How can a retiree invest money safely without encountering nasty surprises?
How can a pensioner, who perhaps does not earn much, have the security that when his money is invested, it will not all go up in smoke?
There are pensioners who save and there are pensioners who already have excellent pensions, but today we want to dedicate this article to regular pensioners, who have a decent pension because they have worked their whole lives or already have set some savings aside.
An investment for a pensioner can be towards their nephew, that is, investing money so that the child, who tomorrow becomes a man, will have small savings with which to go to university or maybe open a small individual business. But there are some other options too: fixed-income investments.
What are the most important benefits of fixed-income investments?
- Low Risk: Several fixed-income stocks, such as government bonds or CDs, are a minimal risk.
- Tax Exemptions: One of the best benefits is that you don’t need to worry about an increase in taxes, as most of the fixed-income investments are tax-exempt.
- A Stable Fixed Income: This is another great advantage. If you have a fixed income, you don’t need to withdraw from your capital base funds when you need money.
- Protection from Market Instability: Even if the economic situation of the whole country is in trouble, you don’t have to worry, because a fixed-income investment provides you protection against market crashes.
Fixed Income Funds
- Government and Agency Bonds: Buying these kinds of bonds can be very beneficial if you buy them from wealthy countries, as you will face high risk. On the other hand, buying developing countries’ bonds means taking a significant risk. (1)
- Treasury Bonds: It’s true that if you take low risk, your reward will be small too, but sometimes, it can give you a stable income. For example, you might wish to consider the so-called treasury bonds that the U.S. Government sells. (2)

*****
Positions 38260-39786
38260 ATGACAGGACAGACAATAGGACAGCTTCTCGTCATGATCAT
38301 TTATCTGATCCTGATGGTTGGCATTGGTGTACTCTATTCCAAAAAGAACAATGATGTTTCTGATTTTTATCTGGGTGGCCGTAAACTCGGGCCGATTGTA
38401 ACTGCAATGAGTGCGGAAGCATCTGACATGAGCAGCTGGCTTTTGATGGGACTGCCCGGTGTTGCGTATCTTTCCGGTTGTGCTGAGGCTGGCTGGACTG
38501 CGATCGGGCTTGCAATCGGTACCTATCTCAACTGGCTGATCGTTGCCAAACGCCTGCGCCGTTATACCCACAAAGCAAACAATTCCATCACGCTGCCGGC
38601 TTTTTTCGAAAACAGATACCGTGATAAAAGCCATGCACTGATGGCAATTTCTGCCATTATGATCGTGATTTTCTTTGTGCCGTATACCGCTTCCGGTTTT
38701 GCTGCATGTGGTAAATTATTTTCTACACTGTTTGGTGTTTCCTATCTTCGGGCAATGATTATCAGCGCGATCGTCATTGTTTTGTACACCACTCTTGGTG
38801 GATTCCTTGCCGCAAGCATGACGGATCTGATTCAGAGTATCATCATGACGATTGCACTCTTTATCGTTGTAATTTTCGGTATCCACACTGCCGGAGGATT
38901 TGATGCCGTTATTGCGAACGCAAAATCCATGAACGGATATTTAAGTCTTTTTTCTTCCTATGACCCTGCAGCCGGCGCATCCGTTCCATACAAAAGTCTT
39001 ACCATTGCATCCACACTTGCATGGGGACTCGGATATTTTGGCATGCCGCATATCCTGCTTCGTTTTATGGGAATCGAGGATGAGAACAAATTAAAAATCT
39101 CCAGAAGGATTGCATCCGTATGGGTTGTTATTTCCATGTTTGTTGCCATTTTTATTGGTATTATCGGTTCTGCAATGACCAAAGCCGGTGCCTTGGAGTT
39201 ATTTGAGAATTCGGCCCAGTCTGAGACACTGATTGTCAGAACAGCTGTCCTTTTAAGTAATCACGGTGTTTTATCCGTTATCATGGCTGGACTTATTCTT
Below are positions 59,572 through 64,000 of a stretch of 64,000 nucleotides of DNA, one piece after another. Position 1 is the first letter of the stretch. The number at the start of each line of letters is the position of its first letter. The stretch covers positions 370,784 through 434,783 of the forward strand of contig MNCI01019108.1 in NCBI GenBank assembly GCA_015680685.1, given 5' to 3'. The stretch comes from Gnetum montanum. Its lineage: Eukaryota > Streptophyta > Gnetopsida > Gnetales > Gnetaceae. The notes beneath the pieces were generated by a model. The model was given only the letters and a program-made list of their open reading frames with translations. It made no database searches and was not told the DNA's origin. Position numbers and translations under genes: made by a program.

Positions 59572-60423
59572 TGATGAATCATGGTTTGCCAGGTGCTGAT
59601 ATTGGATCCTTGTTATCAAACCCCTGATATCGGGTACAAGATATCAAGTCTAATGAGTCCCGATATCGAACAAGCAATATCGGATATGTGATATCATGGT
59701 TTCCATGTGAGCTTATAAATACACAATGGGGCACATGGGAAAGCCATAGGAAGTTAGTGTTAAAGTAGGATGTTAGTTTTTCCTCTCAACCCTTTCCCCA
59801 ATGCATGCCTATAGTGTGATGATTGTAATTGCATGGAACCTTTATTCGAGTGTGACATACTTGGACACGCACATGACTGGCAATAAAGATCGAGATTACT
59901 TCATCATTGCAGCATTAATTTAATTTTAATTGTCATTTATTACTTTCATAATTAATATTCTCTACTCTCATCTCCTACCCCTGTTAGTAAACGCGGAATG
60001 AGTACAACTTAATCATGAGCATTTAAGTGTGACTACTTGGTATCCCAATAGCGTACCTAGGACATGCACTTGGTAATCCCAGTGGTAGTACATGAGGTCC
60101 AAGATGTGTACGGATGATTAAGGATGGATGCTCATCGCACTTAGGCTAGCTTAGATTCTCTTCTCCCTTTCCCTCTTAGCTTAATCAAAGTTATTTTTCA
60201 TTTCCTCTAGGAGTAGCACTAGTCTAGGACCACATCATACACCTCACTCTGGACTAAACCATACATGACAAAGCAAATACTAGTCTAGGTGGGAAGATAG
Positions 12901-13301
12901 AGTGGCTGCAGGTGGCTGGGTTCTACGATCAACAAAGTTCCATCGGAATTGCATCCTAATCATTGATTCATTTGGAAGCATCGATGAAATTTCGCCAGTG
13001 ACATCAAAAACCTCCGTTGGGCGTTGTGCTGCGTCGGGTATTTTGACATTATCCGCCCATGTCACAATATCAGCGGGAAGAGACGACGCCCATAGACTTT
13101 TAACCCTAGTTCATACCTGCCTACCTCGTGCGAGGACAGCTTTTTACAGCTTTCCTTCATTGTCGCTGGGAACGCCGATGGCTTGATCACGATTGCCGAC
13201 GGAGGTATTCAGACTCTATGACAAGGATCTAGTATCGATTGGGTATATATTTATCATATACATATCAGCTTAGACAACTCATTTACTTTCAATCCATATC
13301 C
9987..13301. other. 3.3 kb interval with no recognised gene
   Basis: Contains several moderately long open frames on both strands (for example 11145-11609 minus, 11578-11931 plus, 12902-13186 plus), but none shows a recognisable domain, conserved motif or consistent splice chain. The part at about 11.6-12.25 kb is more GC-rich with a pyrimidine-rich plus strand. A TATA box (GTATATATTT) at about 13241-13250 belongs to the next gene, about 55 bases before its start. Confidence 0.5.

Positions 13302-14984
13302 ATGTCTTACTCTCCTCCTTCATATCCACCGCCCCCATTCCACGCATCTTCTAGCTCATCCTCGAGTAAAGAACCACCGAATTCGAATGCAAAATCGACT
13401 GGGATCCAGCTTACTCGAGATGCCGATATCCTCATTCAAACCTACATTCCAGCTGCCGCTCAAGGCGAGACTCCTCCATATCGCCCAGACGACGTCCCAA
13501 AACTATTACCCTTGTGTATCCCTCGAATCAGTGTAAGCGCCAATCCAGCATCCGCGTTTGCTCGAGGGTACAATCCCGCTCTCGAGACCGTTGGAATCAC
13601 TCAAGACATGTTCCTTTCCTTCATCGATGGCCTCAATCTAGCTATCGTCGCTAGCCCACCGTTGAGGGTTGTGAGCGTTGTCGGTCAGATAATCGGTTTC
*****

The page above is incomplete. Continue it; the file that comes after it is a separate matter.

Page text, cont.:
- Mortgage-backed securities: Do you want to get a higher return? You can consider a fixed income investment that banks offer. Banks sell mortgages on the open market. (3)
- Preferred Stock: Another good option you could consider are preferred stock notes. Some organizations deal with this kind of investment to raise funds. You can transform them into common stock after a certain period. (4)
- Corporate Bonds: Businesses oftentimes arise corporate bonds that provide high returns in case you consider raising funds, though corporate bonds can involve uncertainty as well.
- Municipal Bonds: In addition to federal bonds, you can also find local municipal bonds. The good thing is that this kind of investment is low-risk. In addition, they are tax exempt. (5)
- Certificates of Deposit (CD): If you are looking for the most convenient fixed-income investment, a Certificate of Deposit can work for you. It is also a low-risk investment, and consequently, the returns are also small.
Which is better, government or corporate issues?
All financial market experts consider bonds to be a fundamental component in the asset allocation of the portfolio. But why should they be included, when they have lower than stock returns? What is the right percentage of the bond component? Which is better, government or corporate issues? Single bonds or bond funds? And how to choose between active and passive funds?
Before answering these questions, it is important to make a short clarification on some classic misunderstandings. The first is related to the price / performance ratio. As bond valuations rise, their yield falls (and vice versa). This may seem counterintuitive, but the reason lies in the fact that an investor, who wants to minimize the risk of not recovering the initial capital, will be willing to accept lower returns, when the probability that the issuer is unable to repay the loan is high then the investor will be willing to buy it, as long as he pays a lower price and receives a more generous yield.
The second is related to the business cycle. In fact, unlike for equities, the price of bonds generally goes against the trend of the economy. If the GDP of a country is in contraction, for example, the trend of its stock market will be negative, while the price of bonds will tend to rise. This is because when uncertainty rises on the stock markets, the demand for less volatile assets, such as low-risk bonds, increases, as does their price. The counter-cyclicality of this asset is one of the reasons why it is better to include it in one’s portfolio, as this way, we increase the degree of diversification of our investments and limit the ups and downs in their performance. Another reason lies in the fixed income component, represented by the interest offered by the bond, which allows offsetting any capital losses in the event of a price contraction.
- TreasuryDirect: Treasury Bonds
- The Balance: Mortgage-backed securities, Their Types, and How They Work
- Dividend: Preferred Stocks
- Money Crashers: What Are Bonds – Basics of Investing in Corporate vs. Municipal Bonds
- Nerdwallet: Certificate of Deposit: What Is a CD?